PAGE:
by Sebastian Marshall

In part one I attempted to clarify two concepts “Agile Methods & Tools” and “Agile Organisation” and show that deploying a lot of the first does not necessarily result in the second. This week I´d like to identify some of the factors that really can make an organisation agile  – able to make a timely response to changes in its (VUCA) environment – and show that Agile Methods and Tools are not necessary to do this.

 The Fire Service – 200 Years of Agile Organizational Development

In Germany in 2019, in Bavaria alone, the fire service was called out 245,000 times, about once every 2.2 minutes on average. Over an area of around 70,550 km², there is no way of knowing where the next emergency is likely to happen or what kind of emergency it could be. The variety of emergencies ranges from domestic and industrial fires, to road or rail accidents to storms and floods. Only weather forecasts can help, to some extent, to give advance warning of storms that may bring down trees or cause flooding in certain areas. This degree of uncertainty and unpredictability is the emergency services´ form of “VUCA environment” but the need to react quickly can often be a matter of life and death. How then does the Fire Service manage to be so Agile, reacting within minutes anywhere in Bavaria to any kind of emergency, 24 hours a day, seven days a week? And what can we learn about how the fire service is organized that could be helpful for businesses?

Highly decentralized and flexible

There are currently more than 7800 fire stations in Bavaria, the majority of these (more than 7500) are voluntary fire services. The local municipalities organize and fund their fire services with support from Bavarian “Landkreise” for special equipment that can be shared across several municipalities. The municipalities are also required to install special inspectors whose job it is to make sure that all the rules, regulations and standards are being met, and of course, there is a centralized emergency call centre which activates the municipalities´ fire services according to the emergency situations that arise. Apart from this, there is almost no centralized organization. What there is a very detailed and clearly defined set of rules and regulations about how the fire services are to be set-up, developed and run. If required, fire services act together on one emergency as a single structure but this structure dissolves again as soon as the emergency is over.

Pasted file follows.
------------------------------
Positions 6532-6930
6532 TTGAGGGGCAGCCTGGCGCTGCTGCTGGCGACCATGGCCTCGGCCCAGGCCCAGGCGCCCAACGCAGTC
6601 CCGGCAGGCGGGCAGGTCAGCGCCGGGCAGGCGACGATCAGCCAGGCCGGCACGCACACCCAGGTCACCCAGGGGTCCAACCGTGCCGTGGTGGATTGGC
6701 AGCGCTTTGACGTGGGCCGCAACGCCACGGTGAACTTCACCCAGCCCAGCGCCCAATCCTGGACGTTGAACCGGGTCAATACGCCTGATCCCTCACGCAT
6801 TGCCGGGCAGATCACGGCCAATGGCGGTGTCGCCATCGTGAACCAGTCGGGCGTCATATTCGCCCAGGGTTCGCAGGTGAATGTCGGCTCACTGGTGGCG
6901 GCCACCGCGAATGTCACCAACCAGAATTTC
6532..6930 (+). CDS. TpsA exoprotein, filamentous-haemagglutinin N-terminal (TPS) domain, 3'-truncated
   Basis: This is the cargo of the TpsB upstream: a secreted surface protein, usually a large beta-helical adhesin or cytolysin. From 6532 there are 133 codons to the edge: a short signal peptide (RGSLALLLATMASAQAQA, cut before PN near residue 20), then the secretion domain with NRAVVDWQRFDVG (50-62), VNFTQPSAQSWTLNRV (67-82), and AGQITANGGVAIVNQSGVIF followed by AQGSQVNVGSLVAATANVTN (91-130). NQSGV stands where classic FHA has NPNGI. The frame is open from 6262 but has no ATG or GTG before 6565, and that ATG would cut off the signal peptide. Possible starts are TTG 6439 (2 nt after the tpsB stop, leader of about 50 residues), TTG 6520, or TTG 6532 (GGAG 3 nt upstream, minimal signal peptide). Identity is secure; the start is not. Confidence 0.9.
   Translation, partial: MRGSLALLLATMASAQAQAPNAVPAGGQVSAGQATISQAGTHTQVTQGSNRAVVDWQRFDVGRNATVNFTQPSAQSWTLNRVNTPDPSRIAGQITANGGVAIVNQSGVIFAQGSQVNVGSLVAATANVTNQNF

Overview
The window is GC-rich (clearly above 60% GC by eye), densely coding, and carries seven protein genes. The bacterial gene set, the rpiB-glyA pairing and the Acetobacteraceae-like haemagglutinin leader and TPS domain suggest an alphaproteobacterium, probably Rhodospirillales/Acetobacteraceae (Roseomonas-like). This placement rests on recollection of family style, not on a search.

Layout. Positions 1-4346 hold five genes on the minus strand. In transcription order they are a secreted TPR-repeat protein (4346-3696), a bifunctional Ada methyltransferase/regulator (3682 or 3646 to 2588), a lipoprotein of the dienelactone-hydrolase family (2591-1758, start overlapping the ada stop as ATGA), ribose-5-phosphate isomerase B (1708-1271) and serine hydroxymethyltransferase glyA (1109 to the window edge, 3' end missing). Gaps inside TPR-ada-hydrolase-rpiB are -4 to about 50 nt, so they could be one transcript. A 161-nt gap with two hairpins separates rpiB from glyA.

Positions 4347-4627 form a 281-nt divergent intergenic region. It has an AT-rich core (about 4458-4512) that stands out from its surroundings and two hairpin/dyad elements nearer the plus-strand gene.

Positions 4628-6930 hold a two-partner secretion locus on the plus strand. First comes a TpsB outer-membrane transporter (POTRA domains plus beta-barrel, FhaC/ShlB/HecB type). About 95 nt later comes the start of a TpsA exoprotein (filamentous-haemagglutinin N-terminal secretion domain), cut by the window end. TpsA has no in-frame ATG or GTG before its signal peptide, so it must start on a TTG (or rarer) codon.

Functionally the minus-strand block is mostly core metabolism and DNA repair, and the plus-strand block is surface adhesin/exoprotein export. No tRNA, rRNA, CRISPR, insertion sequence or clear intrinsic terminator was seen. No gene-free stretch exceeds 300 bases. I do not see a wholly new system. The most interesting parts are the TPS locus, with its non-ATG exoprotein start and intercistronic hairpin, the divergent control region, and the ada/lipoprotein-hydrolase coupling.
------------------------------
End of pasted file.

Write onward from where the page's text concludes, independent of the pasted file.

Decision Making Speed

Where delays might be a matter of life and death, decision making must be trained. All emergency services have clear protocols for high-speed emergency analysis and decision making and contingency plans which can be deployed at a moment´s notice. Most businesses have emergency plans for the health and safety of workers but not for other kinds of risks.

Autonomy and self-organization